Friday, December 21, 2007

Friday word, 21 Dec 2007

Advent Friday3 (21 Dec 2007) Sgs 2. 8-14; Ps 33; Lk 1. 39-45
Homily of Fr. Paul Panaretos, S.J.
How It Works

The reading from the Song of Songs is only offered at mass on this weekday and not on Sundays. No other selection from the Song of Songs is used in the usual cycles. It’s rare use alerted me to ponder it. This is what I noticed.

The first half of the title of a Christmas carol captures what I offer for your reflection: “Silent Night.” Silence describes many things, including the interior workings of humans. Our thoughts and emotions don’t make a sound, yet they affect us powerfully. Their silence moves us to articulate what we think and how we feel.

The silent way in which God became flesh for us--God with us--and the first proclamation of Jesus’ birth was given to people on the margin of society, shepherds. Shepherds did not own the sheep they tended; they watched and cared for the property of others. The first to hear the angelic message of Jesus’ resurrection were marginalized people, too: women had no legal standing in the first century world of the gospel.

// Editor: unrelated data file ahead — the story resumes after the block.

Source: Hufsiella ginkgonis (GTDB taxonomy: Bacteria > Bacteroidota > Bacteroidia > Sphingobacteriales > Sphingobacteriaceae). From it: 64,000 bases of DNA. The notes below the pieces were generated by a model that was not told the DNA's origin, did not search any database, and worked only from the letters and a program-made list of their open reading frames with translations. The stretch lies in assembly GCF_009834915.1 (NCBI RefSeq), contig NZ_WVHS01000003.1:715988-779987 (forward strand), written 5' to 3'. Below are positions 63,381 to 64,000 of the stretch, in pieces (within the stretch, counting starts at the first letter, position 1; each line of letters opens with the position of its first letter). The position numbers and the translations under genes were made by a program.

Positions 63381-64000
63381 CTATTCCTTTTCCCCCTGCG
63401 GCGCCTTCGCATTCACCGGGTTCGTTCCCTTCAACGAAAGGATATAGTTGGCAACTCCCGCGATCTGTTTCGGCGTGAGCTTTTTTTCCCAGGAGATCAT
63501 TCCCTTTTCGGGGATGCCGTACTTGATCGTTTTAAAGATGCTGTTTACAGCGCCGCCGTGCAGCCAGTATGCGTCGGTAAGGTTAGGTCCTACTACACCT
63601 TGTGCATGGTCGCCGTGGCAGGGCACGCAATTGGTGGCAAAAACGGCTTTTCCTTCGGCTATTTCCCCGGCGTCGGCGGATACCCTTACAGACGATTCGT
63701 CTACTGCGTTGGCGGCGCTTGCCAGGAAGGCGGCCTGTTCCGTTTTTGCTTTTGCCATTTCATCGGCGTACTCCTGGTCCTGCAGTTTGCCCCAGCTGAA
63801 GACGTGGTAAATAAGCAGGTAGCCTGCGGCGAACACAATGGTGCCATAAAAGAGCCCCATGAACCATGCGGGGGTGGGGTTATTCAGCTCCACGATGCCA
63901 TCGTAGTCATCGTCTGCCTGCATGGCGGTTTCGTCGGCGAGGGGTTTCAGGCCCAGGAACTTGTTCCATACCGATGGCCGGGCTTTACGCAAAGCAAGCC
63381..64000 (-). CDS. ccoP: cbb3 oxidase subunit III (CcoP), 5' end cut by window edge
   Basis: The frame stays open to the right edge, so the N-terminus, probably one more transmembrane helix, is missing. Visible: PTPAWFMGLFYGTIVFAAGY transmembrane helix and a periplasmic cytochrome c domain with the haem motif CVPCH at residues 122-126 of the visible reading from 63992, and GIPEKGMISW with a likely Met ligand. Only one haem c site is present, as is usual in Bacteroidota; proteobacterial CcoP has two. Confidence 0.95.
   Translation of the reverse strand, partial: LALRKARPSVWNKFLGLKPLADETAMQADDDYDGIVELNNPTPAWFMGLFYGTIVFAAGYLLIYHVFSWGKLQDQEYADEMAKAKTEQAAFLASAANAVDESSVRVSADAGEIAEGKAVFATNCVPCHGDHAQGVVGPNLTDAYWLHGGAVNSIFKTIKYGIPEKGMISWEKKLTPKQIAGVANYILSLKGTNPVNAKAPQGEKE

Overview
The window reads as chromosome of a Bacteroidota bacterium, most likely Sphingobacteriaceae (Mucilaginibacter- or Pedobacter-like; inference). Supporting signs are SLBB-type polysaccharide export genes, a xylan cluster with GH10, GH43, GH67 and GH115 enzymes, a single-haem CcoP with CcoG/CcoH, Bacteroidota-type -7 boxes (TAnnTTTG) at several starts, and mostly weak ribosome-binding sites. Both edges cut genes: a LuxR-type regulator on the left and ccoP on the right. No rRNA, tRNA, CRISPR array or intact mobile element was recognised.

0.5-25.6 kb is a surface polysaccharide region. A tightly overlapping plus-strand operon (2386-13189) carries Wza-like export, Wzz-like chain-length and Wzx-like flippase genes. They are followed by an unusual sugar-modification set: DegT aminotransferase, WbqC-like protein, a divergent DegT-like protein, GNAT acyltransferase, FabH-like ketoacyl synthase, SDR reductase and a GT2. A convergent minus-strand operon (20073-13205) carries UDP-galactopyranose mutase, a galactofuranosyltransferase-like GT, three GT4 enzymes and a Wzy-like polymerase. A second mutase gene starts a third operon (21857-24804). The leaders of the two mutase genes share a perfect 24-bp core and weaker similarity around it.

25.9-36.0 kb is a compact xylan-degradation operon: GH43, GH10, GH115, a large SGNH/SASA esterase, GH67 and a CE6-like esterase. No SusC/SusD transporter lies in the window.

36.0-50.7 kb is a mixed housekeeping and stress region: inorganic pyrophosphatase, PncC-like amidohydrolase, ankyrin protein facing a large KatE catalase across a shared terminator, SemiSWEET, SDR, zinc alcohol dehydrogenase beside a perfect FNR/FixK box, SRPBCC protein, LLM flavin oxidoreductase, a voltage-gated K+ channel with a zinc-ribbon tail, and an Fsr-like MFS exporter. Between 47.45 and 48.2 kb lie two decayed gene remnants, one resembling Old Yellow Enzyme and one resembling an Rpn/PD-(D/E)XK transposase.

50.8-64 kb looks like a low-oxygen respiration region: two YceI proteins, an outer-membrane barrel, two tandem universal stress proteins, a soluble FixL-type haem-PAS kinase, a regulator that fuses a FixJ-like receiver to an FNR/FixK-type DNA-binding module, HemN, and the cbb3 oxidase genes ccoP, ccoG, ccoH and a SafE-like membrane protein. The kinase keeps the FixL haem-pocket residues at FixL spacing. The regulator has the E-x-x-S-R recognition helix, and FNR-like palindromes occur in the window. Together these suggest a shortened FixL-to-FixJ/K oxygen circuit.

Exultation begins in silent awe before human mouths voice it, before we sing to [the Lord] a new song, as our psalm urged us.

The Annunciation to Mary of Jesus’ birth was shrouded in silence. Artists’ renderings of it suggest that. Mary, even the angel, may have been more vocal than scripture suggests. It gives the kernel of the divine invitation to Mary and her acceptance. Silence played its part: Mary was troubled and wondered what the angel’s greeting meant. Wondered and troubled
both begin silently. Mary’s journey to Elizabeth probably gave her plenty of time to allow silent movements to affect her before they erupted in her song of praise. Elizabeth was not different.

Nor are we. Our vocal jubilation is a good thing, but it isn’t first. God’s silent moving within us, and our own awareness and responses are first silent. Our fast-paced, hectic and noisy world distract us from that which allows us to recognize God as our beloved and beautiful one who comes silently and who will come in glory.

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